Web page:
I just recently bought my first two pieces of #VRintelligentART and thought, that the process and underlying blockchain technology is interesting enough to share with you.

The output for numbers 2 and 3 on DApp Gen1


I came across this digital art project through a small conversation, that I had with twitter user Von Likenstien, who is an Economist and Aerospace Engineer with an interest in AI, VR, and AR.

He created a small AI tool, that is called “DApp Gen1” and that transforms any input into a small piece of digital art.

Screenshot from DApp Gen1

If you like the output, you can then contact Von Likenstien on twitter and purchase the small digital AI-artwork using Ethereum. He then uses a blockchain called Bitmark to transfer the ownership of this digital asset to you.


The Bitmark blockchain has been designed to particularly enable the making of property from digital data.

By bitmarking the first public instance of your data, for example editions of photographs on your webstore, you can absolutely control the number of bitmarks there are and who owns them. Using the Bitmark tools you can easily begin registering your claim of ownership by bitmarking your data.


You can either upload a digital file, input a text or even use IFTT applets to automatically bitmark your output on several social media sides and apps.

Screenshot from IFTT

The IFTTT service gives individuals the ability to easily extract their data from the places where we create and share things: social media, fitness and health apps, productivity and financial software, and much more. Bitmark Applets allow users to simply apply a mark of accepted ownership to a new creation (photos on Instagram, articles on WordPress, code on Github, and more) and embed it into Bitmark’s standardized, universal crypto property system.


Transfer of Bitmarks

After someone has bitmarked a digital asset, like the output of the DApp Gen1 by Von Likenstien for example, these bitmarks can easily transfered to another Bitmark user. All you will have to know, is the email address of the user, you want the asset transfer to.

There is a Web App where you can see, manage and transfer all your digital assets.

After I sorted out the payment details with Von Likenstien and gave him the email address, I signed up with on Bitmark, he transferred the outputs of his DApp Gen for the numbers “2” and “3” to me.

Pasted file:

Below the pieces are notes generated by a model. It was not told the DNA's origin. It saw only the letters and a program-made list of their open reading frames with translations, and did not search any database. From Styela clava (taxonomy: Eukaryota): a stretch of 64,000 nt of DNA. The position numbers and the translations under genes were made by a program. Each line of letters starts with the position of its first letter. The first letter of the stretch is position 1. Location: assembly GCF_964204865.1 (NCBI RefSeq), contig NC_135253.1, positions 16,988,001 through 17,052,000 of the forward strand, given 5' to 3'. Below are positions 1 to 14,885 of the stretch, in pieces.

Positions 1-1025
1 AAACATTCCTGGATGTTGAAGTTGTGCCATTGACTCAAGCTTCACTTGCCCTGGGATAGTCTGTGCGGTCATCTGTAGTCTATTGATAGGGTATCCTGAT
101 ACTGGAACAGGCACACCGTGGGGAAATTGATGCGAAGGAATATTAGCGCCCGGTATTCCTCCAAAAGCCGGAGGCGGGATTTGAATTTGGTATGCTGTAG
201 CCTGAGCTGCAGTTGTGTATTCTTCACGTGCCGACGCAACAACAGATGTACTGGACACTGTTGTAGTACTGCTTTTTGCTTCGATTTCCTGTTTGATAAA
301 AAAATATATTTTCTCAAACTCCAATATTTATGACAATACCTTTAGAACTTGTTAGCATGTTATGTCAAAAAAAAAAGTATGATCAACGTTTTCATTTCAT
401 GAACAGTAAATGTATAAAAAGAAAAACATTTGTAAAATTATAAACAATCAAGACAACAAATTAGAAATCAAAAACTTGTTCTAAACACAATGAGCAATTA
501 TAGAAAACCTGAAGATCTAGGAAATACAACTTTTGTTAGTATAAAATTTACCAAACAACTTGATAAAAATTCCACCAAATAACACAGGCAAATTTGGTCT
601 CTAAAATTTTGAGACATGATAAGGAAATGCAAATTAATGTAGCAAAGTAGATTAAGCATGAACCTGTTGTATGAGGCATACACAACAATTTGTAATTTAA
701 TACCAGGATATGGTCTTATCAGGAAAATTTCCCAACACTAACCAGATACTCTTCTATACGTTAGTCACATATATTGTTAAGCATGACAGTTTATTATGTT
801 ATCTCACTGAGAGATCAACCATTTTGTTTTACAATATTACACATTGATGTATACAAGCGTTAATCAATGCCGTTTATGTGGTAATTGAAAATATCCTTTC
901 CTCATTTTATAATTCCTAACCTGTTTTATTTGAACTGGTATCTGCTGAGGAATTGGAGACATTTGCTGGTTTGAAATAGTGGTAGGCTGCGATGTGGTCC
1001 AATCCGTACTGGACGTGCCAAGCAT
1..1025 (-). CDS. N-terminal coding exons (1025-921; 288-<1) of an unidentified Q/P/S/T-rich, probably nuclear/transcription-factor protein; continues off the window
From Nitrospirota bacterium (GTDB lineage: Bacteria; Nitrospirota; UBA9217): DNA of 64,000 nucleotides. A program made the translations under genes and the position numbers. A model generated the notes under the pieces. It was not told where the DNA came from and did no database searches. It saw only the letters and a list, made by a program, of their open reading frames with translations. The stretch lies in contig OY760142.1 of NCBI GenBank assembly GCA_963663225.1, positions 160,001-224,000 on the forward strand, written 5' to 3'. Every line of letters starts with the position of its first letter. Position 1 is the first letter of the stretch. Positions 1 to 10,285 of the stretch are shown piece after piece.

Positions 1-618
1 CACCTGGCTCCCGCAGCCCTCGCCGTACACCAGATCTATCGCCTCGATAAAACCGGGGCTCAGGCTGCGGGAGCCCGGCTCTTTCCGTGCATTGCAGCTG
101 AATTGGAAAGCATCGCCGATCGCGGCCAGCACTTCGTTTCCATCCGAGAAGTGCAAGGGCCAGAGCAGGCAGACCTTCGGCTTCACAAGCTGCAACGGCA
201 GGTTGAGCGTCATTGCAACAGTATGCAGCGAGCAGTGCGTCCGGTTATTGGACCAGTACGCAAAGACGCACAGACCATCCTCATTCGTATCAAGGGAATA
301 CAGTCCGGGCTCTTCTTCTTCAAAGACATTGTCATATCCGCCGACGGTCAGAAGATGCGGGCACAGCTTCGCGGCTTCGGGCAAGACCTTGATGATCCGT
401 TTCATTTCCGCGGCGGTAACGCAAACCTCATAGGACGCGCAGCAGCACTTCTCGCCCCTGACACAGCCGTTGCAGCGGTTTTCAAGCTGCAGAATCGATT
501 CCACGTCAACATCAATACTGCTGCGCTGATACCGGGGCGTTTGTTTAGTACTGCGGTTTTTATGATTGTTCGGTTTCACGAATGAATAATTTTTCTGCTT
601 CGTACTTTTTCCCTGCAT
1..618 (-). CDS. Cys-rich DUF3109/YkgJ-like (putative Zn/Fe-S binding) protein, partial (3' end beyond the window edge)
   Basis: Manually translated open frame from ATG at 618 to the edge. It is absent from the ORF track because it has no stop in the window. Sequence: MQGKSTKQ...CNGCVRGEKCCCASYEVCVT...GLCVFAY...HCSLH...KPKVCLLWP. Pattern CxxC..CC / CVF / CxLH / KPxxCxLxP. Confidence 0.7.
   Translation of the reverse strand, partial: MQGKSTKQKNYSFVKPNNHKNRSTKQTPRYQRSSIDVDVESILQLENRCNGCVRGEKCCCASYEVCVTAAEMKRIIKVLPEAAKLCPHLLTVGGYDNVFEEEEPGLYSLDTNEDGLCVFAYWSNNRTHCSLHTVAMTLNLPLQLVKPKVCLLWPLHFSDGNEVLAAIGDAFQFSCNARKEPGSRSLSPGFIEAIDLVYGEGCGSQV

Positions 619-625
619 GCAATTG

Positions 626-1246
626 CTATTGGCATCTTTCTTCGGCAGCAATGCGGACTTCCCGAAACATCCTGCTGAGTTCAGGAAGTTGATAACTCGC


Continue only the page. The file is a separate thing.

I took a while until I received an email for every digital artwork, in which I was asked to accept the transfer of the properties by signing them.

Screenshot from Bitmark email

After that, I was able to see and download those artworks at my Bitmark account.

Screenshot from Bitmark

As you can see, I could also transfer those bitmarked artworks to another user and there will always be a provenance and history of ownership available on the Bitmark blockchain.

The block explorer is called The Bitmark Property Registry and is a historical ledger of all property transactions in the Bitmark property system. At this place you can check, if the transfer was successful.

Check it out!

If you are an artist or art collector, you should definitely check out the DApp Gen1 VRintelligentART generator. For example the output for “steemit” looks very rad.

Screenshot from DApp Gen1

Just contact Von Likenstien on twitter and ask, if it is still available.

Bonus (for Steemit users)

Alternatively you could purchase a digital artwork from me called “bomomo blue”, that I just issued as an edition of 10.

If you’re interested, you can buy one of those digital artworks by sending me 2 Steem/SBD to my Steemit account (@shortcut) and add your email in an encrypted memo. You can encrypt the memo by adding a # followed by a space in front of the memo.

For example # For 1 bomomo blue artwork. Here is

Thanks in advance!

This was just the beginning of a series about blockchain and art, please follow me to keep yourself up to date!


Originally published at on April 3, 2018.

By Joern Bielewski on April 04, 2018.